The traditional/conventional teaching approach which is completely opposed to experiential teaching approach leads to what Laevers (2002; 10) described as “Superficial learning”. This is learning that does not affect the basic competencies of the child and which has little transfer to real life. The finding is also in line with the findings of Grisoni (2002) who agreed that experiential teaching method promotes active learners and encourages self actualizing learners. This no doubt leads to increased performance by pupils. Furthermore, behavioral psychologist such as Skinner has emphasized the importance of learners’ active participation in the learning activity. This helps learners to understand the concept properly and could lead to his transfer of what was learnt to situation outside the immediate learning environment. This finding of the study confirms the claim by Shien and Bennis (1965) that in experiential teaching approach, the outcome includes; cognitive elements resulting in an increased awareness, emotional elements producing changed attitudes or feelings, behaviourial elements which involves changed interpersonal competencies.
To Laevers (2002) the educational outcomes of experiential teaching approach are: Emotional health, expression and communicative skills, curiosity and exploratory drive, imagination and creativity, the competence of self organization and understanding of the world of objects and people. These give rise to the development of learners who are self confident and mentally healthy, curious, and exploratory, expressive and communicative, imaginative and creative, full of initiative, well-organized, with articulated intuitions about the social and physical world, full of initiative and well organized and feeling-world and with a feeling of being connected to the universe and all its creatures. Although experiential teaching approach enhances achievement in basic science and other subjects, it is important to observe that teachers have continued to hesitate in its adoption as teaching approach in the classroom.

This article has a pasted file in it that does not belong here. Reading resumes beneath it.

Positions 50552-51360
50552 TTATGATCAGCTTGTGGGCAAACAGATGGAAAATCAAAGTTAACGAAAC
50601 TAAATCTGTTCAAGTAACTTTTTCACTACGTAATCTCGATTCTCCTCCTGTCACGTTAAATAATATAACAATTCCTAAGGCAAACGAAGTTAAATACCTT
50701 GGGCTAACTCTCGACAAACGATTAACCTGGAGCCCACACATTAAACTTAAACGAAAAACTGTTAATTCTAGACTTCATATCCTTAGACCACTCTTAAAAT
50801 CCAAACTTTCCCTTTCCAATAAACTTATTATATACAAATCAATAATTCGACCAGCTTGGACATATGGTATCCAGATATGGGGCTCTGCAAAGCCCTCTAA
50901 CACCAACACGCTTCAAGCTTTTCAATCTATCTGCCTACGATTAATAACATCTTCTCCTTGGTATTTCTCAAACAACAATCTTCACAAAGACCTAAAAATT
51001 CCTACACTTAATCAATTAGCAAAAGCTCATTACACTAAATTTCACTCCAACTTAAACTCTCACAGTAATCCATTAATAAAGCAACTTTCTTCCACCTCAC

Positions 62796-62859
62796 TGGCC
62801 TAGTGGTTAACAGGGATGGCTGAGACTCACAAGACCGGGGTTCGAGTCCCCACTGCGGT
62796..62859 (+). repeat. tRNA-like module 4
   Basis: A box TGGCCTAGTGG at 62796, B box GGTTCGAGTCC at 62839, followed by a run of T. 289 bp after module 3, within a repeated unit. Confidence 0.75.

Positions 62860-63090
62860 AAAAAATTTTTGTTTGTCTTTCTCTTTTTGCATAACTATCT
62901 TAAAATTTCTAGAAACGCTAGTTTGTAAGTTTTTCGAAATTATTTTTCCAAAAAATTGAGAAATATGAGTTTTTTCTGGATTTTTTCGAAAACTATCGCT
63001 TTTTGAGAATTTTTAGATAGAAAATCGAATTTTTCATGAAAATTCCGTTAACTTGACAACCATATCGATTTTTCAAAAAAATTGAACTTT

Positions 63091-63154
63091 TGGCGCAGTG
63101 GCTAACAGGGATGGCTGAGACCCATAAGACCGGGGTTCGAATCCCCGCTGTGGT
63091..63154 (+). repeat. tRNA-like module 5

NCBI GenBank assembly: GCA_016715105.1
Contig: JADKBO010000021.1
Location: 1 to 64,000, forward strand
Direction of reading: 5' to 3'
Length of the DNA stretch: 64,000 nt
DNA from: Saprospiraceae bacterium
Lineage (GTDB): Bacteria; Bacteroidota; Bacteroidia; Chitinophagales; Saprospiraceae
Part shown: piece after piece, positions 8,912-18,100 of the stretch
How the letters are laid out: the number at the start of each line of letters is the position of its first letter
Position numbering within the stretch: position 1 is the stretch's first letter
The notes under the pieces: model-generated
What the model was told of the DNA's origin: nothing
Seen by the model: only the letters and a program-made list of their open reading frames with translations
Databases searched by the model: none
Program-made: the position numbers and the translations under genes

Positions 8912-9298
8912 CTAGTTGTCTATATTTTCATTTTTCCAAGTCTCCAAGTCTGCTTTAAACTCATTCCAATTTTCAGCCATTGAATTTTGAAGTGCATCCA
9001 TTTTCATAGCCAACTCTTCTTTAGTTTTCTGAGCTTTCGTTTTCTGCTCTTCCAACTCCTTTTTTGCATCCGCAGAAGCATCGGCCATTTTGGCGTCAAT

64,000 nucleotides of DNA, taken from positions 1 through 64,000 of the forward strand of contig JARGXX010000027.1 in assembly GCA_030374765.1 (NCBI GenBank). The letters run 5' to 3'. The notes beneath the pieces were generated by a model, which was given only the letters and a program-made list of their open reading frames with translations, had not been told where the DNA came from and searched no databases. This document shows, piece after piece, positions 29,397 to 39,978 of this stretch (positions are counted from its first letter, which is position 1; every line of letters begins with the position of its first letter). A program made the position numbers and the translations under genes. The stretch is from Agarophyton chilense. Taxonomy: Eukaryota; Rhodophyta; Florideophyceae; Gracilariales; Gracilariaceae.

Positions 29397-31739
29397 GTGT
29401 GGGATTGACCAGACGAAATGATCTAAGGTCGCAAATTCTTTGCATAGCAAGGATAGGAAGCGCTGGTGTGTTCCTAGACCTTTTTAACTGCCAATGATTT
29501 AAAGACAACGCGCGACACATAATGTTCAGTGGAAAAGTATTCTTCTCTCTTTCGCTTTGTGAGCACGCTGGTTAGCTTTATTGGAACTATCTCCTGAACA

This is due to the perceived fear about teachers’ competence and resource constraints (Grisoni 2002). According to him, the major factors limiting the implementation of experiential teaching approach in school are the teachers’ lack of understanding of the strategy, the rigid duration of lesson periods and the pupils’ resistance in taking responsibility of their own learning. It is important to note that even though the conventional teaching method is easy to use and takes less time it has not produced the desired result, hence the need to replace it with innovative and result oriented teaching method such as experiential teaching approach.  This is the only way to achieve the objectives of the Universal Basic Education (UBE) Programme in Nigeria.